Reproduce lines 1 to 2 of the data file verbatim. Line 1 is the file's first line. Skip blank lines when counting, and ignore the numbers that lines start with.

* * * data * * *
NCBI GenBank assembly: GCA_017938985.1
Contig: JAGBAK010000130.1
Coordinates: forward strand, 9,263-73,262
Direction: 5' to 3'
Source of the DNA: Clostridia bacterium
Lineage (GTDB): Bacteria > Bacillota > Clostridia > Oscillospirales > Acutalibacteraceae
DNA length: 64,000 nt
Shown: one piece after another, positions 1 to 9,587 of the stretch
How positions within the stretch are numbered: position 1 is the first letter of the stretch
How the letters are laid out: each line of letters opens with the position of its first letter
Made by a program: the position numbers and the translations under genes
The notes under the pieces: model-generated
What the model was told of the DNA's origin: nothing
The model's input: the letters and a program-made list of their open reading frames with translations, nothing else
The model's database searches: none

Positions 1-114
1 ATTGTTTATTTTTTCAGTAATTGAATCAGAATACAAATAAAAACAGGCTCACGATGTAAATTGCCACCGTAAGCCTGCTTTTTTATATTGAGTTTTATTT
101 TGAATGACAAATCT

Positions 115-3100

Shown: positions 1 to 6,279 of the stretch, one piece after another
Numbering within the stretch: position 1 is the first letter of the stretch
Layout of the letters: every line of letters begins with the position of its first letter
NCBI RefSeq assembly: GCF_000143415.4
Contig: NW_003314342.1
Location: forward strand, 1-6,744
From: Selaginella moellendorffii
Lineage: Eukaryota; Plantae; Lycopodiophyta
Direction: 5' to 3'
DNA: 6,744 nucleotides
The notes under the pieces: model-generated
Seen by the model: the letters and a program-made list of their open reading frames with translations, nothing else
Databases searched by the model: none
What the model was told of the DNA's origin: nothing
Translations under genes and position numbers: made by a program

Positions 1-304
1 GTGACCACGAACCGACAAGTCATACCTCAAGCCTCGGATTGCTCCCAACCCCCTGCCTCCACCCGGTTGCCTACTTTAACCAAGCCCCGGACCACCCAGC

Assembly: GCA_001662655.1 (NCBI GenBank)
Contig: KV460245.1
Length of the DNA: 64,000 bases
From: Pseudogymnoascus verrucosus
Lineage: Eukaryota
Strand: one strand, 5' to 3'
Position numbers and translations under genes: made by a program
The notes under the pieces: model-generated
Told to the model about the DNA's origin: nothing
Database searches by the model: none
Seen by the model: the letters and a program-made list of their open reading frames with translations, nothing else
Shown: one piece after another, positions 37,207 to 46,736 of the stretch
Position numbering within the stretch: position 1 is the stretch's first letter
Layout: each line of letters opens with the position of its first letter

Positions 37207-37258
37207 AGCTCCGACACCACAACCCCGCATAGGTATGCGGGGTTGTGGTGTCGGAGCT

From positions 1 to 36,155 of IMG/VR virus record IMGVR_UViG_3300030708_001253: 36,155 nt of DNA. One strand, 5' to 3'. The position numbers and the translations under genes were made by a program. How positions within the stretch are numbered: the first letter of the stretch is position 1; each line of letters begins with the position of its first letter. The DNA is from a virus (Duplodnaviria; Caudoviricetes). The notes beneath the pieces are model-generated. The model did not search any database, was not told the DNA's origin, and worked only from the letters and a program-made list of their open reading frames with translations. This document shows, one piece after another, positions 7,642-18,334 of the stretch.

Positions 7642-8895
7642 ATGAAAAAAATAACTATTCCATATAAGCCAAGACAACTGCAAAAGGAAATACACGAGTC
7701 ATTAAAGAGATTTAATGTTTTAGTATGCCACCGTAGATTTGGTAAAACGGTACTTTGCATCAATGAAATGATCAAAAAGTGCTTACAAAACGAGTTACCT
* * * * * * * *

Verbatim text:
NCBI GenBank assembly: GCA_017938985.1
Contig: JAGBAK010000130.1